Duke Energy Sustainable Solutions and Brigham Young University-Hawaii announced completion of a campus-wide renewable energy system that includes rooftop solar, carport solar and battery energy storage.
Duke Energy Sustainable Solutions, a nonregulated commercial brand of Duke Energy, designed and constructed the renewable energy system and the battery energy storage system containing Tesla Megapacks.
The estimated annual electricity production of the entire project will be 6.37 MWh – enough to meet an estimated 39% of the university’s energy needs each year.
“This project has made BYU-Hawaii more eco-friendly and reduced our environmental impact,” said Kevin Schlag, operations VP. “The combination of solar and battery storage is a smart solution that will allow us to support our students and their education more sustainably by potentially saving the university over $20 million in utility costs over the system’s life.”
Located on 100 acres in Laie on the island of Oahu, the university’s renewable energy project consists of three rooftop solar installations, five solar carports throughout the campus, including its main parking lot and 7,324.8 kWh of battery storage.
“Now more than ever, universities, companies and municipalities are powering their infrastructure using renewable energy to ensure sustainability and reduce carbon emissions,” said Chris Fallon, president of Duke Energy Sustainable Solutions. “We’re proud that we were able to deliver the faculty, students and administration of Brigham Young University-Hawaii a renewable energy solution that positively impacts the local environment and reduces the university’s impact on the energy grid in Hawaii.”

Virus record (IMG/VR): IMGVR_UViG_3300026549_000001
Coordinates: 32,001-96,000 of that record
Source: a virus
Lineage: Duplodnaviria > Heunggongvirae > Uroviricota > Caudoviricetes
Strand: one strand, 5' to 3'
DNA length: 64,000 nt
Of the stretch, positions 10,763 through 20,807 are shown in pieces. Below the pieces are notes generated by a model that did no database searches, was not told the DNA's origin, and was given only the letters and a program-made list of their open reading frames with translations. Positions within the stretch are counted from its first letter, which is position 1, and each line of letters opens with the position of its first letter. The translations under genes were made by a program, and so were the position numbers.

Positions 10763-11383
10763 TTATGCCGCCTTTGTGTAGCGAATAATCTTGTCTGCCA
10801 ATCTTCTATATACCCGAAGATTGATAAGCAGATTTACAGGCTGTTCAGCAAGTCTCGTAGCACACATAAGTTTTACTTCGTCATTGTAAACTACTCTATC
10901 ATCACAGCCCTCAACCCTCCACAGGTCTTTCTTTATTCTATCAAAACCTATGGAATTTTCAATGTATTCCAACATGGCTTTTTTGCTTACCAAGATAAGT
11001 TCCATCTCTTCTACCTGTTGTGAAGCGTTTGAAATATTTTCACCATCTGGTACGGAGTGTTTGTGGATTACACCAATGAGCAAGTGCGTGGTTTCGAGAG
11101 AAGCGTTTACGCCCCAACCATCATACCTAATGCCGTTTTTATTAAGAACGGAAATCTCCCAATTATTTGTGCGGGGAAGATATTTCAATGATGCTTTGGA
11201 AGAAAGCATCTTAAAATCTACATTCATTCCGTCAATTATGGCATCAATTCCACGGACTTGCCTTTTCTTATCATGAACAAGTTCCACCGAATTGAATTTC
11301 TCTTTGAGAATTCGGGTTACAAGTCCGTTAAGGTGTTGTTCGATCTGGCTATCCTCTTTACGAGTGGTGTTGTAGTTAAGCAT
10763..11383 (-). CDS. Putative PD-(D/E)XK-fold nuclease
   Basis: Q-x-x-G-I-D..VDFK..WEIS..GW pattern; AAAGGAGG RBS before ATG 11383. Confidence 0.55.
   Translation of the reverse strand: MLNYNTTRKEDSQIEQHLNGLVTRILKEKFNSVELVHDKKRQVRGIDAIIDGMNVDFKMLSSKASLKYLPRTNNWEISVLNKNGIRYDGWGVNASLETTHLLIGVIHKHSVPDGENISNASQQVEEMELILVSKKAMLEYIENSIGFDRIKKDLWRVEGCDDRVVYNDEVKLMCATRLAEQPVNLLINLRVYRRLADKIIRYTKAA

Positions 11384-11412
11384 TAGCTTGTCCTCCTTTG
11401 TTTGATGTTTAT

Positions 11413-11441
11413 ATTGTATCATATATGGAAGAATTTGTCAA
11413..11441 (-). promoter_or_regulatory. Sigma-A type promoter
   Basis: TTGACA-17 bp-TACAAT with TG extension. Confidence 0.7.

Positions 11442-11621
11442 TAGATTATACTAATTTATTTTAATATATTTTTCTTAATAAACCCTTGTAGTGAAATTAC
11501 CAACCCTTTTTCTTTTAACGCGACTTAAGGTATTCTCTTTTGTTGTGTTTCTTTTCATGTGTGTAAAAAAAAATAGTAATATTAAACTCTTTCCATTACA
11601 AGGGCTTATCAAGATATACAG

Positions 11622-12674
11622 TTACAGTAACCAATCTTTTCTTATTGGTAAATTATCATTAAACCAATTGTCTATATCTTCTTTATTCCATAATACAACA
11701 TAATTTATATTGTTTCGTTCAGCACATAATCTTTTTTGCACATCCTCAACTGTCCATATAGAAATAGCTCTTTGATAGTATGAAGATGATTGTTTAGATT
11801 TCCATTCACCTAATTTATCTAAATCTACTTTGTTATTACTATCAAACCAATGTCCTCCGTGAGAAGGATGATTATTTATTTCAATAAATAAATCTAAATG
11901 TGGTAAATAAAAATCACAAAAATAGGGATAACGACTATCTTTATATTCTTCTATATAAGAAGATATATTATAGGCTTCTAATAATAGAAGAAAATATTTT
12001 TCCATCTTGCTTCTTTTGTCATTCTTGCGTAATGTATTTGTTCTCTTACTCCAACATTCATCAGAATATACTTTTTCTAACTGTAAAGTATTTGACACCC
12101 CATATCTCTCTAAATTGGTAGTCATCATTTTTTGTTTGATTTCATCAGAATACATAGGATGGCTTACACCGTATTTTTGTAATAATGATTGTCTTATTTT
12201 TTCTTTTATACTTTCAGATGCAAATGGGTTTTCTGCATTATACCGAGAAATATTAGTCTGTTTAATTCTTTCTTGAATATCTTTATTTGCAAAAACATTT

The university financed the project through a 20-year power purchase agreement with Duke Energy Sustainable Solutions.
News item from Duke Energy Sustainable Solutions
“The estimated annual electricity production of the entire project will be 6.37 MWh – enough to meet an estimated 39% of the university’s energy needs each year.”
With smart ESS online, this 39% estimate doesn’t necessarily address overall energy costs per year. IF HECO has on peak and off peak electricity programs, using the proper algorithms this campus could save something like 50% a year on average electricity bill costs each year. IF the campus has a grid services agreement with HECO, this system could actually bring in stacked revenues to the campus if the ESS is used for grid services as well as arbitrage for the campus.